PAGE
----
For example, if you’re unsure of your plans for the evening, you could say: I might go out, but I’m not sure.

If you’re unsure if you’d like to go out, you could also say: I might not go tonight, we’ll see.

Whether you use the affirmative or negative form is really up to you and how you want to spin your sentence. Do you want to emphasize that you might NOT do something (you’re leaning towards no)? Or that you might do something (you’re leaning towards yes)?

Give it a try, and don’t forget, if you have questions, give us a shout!

Grammar Mondays: modals 4

Améliorez votre grammaire anglaise avec Groupetude chaque lundi.

We often use should to offer advice, or indicate something that is good or not good to do.

Should is never conjugated, and is used with another verb, in the infinitive.

Here are some more examples:

  • Mary should play more often if she wants to get better.
  • You should see your doctor every year for a health check up.
  • People should pay more attention to their diets.
  • You should exercise regularly.

In question form, simply invert the modal and the subject:

  • Should I take these pills with a meal?
  • Should you be doing that?
  • Should we leave now?
  • Shouldn’t you be at the theatre by now?

Have you got any questions? Be sure to leave them in the comments!

Grammar Mondays: modals

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Have to is also a modal verb, though unlike the others, we must conjugate it in whatever tense you intend to use.

It indicates an obligation to do something, if used in the affirmative. So:

  • Amber has to play the guitar every day. = Amber must play the guitar every day.

However, in the negative, it indicates a lack of obligation:

  • Amber doesn’t have to do the laundry at home, her mom takes care of it. = Amber doesn’t need to do the laundry.

This rule is opposed to « must » which, in the negative, indicates that something is not allowed. For example, if someone says, « You mustn’t run by the poolside. » This means that you’re not allowed to run by the poolside.

Have you got any questions? Leave them in the comments and we’ll get back to you!

Grammar Mondays: modals 2

Suivez nos conseils de grammaire chaque lundi !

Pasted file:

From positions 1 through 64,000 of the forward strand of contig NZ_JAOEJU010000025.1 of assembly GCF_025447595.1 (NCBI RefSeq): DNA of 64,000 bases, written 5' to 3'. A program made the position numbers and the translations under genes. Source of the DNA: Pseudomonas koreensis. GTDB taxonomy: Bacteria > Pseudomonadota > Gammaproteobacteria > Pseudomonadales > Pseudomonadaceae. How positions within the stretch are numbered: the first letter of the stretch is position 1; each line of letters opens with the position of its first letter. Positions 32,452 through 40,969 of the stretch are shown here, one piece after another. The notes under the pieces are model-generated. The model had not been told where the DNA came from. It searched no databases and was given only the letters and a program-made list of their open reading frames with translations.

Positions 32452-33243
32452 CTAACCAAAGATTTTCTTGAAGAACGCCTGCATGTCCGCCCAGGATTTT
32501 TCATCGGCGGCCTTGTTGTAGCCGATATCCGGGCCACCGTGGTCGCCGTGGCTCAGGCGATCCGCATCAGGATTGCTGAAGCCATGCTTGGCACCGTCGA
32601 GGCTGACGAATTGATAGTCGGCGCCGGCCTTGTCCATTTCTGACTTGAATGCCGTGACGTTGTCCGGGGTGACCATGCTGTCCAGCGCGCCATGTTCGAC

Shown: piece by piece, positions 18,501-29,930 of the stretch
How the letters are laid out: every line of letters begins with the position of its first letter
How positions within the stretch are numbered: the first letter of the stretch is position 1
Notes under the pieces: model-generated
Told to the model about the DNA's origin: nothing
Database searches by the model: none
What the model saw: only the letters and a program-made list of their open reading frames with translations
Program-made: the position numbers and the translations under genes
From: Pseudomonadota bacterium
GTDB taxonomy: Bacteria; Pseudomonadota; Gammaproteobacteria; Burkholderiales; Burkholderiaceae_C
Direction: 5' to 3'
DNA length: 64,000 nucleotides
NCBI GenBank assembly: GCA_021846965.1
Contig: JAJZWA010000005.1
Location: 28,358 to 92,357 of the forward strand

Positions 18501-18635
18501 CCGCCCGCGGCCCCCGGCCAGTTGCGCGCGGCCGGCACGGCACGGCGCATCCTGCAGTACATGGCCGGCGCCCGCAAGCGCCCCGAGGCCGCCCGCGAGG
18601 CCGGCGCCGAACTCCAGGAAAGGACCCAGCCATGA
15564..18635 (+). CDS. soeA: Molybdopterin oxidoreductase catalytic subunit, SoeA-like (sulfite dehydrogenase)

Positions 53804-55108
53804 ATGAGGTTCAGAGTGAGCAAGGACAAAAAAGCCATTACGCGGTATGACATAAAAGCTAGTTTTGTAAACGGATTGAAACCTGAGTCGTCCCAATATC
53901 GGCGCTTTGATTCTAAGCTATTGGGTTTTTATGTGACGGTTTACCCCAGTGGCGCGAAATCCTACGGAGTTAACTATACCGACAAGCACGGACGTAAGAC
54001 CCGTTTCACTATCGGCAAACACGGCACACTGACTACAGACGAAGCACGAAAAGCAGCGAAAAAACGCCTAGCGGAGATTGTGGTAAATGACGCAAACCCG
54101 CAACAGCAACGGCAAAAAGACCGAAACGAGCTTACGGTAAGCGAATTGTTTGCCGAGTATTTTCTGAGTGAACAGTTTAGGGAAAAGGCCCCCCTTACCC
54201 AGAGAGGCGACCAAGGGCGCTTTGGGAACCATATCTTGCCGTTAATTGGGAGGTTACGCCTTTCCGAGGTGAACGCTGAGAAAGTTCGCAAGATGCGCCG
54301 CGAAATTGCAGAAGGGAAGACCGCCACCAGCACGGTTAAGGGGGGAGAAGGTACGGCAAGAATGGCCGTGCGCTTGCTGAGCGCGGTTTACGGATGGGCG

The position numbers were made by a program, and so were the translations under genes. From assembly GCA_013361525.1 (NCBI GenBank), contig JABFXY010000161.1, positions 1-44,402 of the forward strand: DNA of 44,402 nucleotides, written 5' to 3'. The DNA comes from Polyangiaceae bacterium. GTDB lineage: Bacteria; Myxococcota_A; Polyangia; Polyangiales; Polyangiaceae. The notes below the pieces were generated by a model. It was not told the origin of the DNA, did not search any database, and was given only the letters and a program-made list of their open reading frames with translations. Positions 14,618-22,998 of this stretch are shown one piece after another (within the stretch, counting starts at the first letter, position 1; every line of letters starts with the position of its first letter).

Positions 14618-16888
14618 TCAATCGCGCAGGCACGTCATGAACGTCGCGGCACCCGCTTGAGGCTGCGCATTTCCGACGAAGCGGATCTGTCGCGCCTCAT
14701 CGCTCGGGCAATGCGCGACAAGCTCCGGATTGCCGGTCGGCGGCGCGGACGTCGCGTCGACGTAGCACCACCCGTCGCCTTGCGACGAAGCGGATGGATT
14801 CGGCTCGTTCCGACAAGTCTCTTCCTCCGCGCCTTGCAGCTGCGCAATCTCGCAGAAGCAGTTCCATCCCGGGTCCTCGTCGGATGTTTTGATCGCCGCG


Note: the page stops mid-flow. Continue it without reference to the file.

Must reflects an obligation. It is usually used to talk about rules or prohibitions. For example:

  • You mustn’t run by the pool.
  • You must wear a helmet when you ride your bike.
  • Pupils must raise their hand when they want a turn to speak.
  • A receptionist must answer the phone when it rings.
  • You mustn’t go swimming immediately after a meal.

Now it’s your turn, try to think of three things you must do, and three things you musn’t do.

Grammar Mondays: modals 1

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Many people struggle with modal verbs because they seem scary. But they’re not so bad, really!

The rules are quite simple:

  • Modal verbs are never conjugated.
  • In a question, they don’t need an auxiliary.
  • They always need a supporting verb in a sentence, and that verb is never conjugated.

So here are some examples with the modal can:

  • My dog, Charlie, can jump very high.
  • Can you help me with this?
  • I can hop on one leg!

Do you have any questions? Drop me a line or join our Facebook group: and ask there, we’ll get back to you ASAP!

Grammar Mondays: adjectives 8

Improve your English grammar with our tip of the week!

As you may have noticed, there are many ways to compare things in English. So here’s just one more!

Using the « as…as » formula is very useful when you want to compare two things that have the same quality. Often, children compare their heights in this way. They might stand on a chair and say to their mom or dad: « I’m as tall as you! » Or they might compare themselves to their peers: « Jenny’s not as tall as me. »

There’s also a film from the late 90’s with Jack Nicholson: As Good as It Gets.

Here are a few more examples:

  • My husband doesn’t like his job as much as I like mine.
  • Our games aren’t as good as our friends’ games.
  • My cats are as big as my dog.
  • The day is as beautiful as it was yesterday.
  • You are as beautiful as the first day I met you.
  • It’s not as hot as yesterday.

Got any examples of your own? Leave them in the comments!